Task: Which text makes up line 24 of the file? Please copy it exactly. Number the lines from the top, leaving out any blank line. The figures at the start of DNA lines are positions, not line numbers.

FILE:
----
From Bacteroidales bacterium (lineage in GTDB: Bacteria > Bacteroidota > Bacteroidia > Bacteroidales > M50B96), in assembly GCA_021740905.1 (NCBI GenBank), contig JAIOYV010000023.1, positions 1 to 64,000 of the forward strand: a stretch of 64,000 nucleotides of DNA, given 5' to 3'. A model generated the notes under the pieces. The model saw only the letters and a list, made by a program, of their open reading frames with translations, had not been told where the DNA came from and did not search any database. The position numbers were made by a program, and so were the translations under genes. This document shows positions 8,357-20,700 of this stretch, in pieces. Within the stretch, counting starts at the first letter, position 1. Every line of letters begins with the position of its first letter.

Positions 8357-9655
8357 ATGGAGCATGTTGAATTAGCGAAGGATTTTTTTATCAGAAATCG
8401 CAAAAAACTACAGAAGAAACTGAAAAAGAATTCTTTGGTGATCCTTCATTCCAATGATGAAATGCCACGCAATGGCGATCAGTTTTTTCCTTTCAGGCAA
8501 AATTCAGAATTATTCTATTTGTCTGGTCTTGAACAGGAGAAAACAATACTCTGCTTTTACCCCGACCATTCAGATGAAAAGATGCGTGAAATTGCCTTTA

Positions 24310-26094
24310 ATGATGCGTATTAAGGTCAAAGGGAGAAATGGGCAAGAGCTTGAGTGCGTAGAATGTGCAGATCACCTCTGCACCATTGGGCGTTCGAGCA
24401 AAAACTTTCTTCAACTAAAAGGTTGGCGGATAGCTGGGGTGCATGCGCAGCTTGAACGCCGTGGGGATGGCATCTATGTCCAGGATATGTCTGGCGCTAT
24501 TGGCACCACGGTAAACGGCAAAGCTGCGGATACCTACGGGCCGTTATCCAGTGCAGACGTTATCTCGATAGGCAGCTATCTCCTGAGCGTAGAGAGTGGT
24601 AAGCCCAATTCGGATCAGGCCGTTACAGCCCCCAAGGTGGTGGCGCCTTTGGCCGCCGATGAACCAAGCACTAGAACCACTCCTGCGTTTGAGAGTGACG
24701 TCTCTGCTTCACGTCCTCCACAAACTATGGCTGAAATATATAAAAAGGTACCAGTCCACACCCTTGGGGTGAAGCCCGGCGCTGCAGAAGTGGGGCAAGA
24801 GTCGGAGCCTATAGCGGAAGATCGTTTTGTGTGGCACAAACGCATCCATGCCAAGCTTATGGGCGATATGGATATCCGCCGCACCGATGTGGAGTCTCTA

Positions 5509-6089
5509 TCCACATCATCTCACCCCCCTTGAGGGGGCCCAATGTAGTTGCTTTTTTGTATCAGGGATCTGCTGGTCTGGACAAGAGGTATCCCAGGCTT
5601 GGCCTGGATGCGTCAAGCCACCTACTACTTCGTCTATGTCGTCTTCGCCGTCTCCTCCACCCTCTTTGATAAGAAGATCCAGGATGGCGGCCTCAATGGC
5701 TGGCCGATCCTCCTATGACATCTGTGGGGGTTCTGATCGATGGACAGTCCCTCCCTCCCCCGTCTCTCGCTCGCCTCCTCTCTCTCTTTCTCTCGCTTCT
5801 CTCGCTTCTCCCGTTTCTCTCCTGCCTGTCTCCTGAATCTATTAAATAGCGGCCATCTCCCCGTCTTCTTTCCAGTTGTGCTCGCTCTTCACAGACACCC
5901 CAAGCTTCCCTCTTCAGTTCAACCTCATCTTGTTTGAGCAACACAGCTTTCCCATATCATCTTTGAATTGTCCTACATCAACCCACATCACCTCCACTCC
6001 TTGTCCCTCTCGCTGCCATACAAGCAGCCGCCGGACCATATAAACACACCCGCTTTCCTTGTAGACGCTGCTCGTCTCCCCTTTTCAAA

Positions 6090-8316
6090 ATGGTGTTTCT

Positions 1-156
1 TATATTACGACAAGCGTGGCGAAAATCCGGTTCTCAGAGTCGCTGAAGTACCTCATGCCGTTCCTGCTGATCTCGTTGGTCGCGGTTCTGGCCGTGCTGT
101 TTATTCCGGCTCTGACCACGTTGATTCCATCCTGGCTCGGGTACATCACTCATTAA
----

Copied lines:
101 TTATTCCGGCTCTGACCACGTTGATTCCATCCTGGCTCGGGTACATCACTCATTAA